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The Dynamics of Comparative Advantage in the ASEAN Region

Setyastuti, Rini and Adiningsih, Sri and Widodo, Tri (2018): The Dynamics of Comparative Advantage in the ASEAN Region.

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Abstract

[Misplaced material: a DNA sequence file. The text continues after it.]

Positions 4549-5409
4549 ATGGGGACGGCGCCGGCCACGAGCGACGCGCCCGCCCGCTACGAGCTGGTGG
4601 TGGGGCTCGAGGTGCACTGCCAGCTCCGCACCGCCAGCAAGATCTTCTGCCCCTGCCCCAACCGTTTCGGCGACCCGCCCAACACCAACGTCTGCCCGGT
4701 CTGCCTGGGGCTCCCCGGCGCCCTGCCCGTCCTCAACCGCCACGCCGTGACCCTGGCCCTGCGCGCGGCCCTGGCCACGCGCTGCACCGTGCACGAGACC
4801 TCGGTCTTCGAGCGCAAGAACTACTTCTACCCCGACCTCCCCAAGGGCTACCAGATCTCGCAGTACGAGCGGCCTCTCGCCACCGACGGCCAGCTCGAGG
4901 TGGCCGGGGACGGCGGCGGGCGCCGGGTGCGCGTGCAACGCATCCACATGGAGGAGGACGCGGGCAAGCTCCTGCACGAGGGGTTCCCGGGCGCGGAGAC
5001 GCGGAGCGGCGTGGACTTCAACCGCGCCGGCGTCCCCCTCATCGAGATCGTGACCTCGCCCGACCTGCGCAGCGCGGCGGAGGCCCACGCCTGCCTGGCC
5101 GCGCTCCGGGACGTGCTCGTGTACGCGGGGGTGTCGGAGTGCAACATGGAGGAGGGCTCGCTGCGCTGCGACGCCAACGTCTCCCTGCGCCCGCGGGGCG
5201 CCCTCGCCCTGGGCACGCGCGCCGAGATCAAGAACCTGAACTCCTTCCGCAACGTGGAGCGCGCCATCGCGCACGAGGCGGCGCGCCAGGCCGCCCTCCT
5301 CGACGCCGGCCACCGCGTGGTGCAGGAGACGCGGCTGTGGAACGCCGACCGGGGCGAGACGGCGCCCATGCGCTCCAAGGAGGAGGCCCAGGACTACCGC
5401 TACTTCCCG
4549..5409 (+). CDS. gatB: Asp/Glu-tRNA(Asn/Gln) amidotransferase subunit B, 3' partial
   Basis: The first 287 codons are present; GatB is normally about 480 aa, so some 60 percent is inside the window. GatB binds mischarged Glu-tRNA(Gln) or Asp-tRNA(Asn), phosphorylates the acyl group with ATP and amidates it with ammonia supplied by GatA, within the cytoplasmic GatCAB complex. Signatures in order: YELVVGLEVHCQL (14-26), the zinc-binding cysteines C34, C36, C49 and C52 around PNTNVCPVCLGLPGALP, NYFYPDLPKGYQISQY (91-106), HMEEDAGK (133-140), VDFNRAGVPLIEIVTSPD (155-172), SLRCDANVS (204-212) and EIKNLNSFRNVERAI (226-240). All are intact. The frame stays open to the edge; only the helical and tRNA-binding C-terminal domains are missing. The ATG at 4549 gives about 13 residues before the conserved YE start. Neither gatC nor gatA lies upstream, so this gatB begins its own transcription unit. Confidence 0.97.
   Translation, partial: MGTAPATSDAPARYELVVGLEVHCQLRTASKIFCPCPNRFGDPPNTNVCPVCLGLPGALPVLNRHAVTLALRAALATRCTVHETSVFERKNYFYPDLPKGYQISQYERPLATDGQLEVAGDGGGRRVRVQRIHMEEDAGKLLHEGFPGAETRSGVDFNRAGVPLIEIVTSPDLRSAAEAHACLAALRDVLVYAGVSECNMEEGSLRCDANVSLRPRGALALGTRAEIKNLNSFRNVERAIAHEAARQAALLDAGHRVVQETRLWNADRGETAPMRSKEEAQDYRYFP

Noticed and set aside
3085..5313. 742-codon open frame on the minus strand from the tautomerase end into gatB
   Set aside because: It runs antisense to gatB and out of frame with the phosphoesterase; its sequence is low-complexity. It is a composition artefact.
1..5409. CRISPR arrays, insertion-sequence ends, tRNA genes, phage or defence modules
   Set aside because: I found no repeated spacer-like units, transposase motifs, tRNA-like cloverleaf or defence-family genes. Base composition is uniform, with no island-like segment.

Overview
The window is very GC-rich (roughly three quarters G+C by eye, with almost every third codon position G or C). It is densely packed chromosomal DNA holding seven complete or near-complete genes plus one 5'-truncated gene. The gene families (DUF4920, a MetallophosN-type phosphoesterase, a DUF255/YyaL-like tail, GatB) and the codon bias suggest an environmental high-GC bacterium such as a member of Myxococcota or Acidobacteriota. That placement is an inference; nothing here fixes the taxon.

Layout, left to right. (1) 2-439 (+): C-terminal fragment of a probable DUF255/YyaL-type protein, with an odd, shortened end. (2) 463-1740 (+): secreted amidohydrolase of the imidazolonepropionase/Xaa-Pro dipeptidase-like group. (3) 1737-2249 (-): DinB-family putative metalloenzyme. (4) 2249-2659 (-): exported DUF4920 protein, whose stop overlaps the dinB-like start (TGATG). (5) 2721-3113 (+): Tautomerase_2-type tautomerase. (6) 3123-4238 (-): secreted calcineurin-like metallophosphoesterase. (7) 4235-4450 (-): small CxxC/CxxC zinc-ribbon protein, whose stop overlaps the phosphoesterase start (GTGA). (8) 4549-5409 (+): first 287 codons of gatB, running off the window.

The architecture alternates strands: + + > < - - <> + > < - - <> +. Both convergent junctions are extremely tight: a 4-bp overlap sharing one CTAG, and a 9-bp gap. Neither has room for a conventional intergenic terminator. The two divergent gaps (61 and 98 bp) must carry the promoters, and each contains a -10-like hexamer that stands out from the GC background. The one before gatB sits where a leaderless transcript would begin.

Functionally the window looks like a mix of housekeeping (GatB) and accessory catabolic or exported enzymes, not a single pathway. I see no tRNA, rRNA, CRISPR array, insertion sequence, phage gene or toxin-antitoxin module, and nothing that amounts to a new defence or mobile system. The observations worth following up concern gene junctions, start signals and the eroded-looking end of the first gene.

The performance of a country’s in international trade changes depending on its dynamic comparative advantage. The country with a rapid catching-up process has generally also shown a rapid structural transformation. This article addressed to answer two questions. How does the shift in comparative advantage or specialization in the ASEAN region? What is the exact position of countries in the Flying Geese model? We use data on exports and imports by commodities and by exporting countries taken from UN-COMTRADE. The classification of commodities follows 3-digit SITC Revision 2, consisting of 239 groups of products (SITC). The products mapping is constructed by using the RSCA (Revealed Symmetric Comparative Advantage) as the indicator of comparative advantage and TBI (Trade Balance Index) as the indicator of export import activities. The analytical tool, “products mapping” is used to examine the flying gees pattern. The results show that ASEAN featured product in 1990 was dominated by SITC 0 product (food and live animals), after twenty five years by 2015 SITC 7 (machinery and transportation) products are relatively more dominant in ASEAN export products. In 1990-2015 period, it is shown that the average magnitude of RSCA in ASEAN countries has decreased followed by an increase in the standard deviation value. It indicates that the occurance of product specialization that has a high comparative advantage and a decline in products that have low comparative advantages. Using a significance level 5%, it appears that ASEAN countries as a whole are experiencing significant dynamic changes in comparative advantage. From the pattern of Flying Gees, it can be said that the process of “catch up” in ASEAN member countries is not running as expected because the country that leads in the composition of flying gees only consists of certain countries only, namely Singapore, Malaysia, Indonesia, Thailand and Philippines.

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